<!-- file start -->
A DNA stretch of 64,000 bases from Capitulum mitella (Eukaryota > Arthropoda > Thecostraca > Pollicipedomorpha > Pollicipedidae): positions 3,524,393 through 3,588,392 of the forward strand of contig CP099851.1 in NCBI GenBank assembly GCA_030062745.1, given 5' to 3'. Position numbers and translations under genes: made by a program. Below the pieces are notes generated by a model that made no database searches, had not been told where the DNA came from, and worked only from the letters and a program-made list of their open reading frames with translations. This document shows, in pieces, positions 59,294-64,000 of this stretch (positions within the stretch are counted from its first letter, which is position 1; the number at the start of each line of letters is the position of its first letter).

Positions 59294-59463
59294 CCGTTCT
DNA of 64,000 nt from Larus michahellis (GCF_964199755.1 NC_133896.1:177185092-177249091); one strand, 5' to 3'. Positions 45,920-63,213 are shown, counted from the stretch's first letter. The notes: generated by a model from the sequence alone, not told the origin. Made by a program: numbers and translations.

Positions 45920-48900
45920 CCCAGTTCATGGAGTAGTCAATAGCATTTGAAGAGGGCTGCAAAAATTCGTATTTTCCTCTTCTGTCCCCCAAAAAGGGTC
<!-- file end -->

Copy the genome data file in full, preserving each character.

A DNA stretch of 64,000 bases from Capitulum mitella (Eukaryota > Arthropoda > Thecostraca > Pollicipedomorpha > Pollicipedidae): positions 3,524,393 through 3,588,392 of the forward strand of contig CP099851.1 in NCBI GenBank assembly GCA_030062745.1, given 5' to 3'. Position numbers and translations under genes: made by a program. Below the pieces are notes generated by a model that made no database searches, had not been told where the DNA came from, and worked only from the letters and a program-made list of their open reading frames with translations. This document shows, in pieces, positions 59,294-64,000 of this stretch (positions within the stretch are counted from its first letter, which is position 1; the number at the start of each line of letters is the position of its first letter).

Positions 59294-59463
59294 CCGTTCT
DNA of 64,000 nt from Larus michahellis (GCF_964199755.1 NC_133896.1:177185092-177249091); one strand, 5' to 3'. Positions 45,920-63,213 are shown, counted from the stretch's first letter. The notes: generated by a model from the sequence alone, not told the origin. Made by a program: numbers and translations.

Positions 45920-48900
45920 CCCAGTTCATGGAGTAGTCAATAGCATTTGAAGAGGGCTGCAAAAATTCGTATTTTCCTCTTCTGTCCCCCAAAAAGGGTC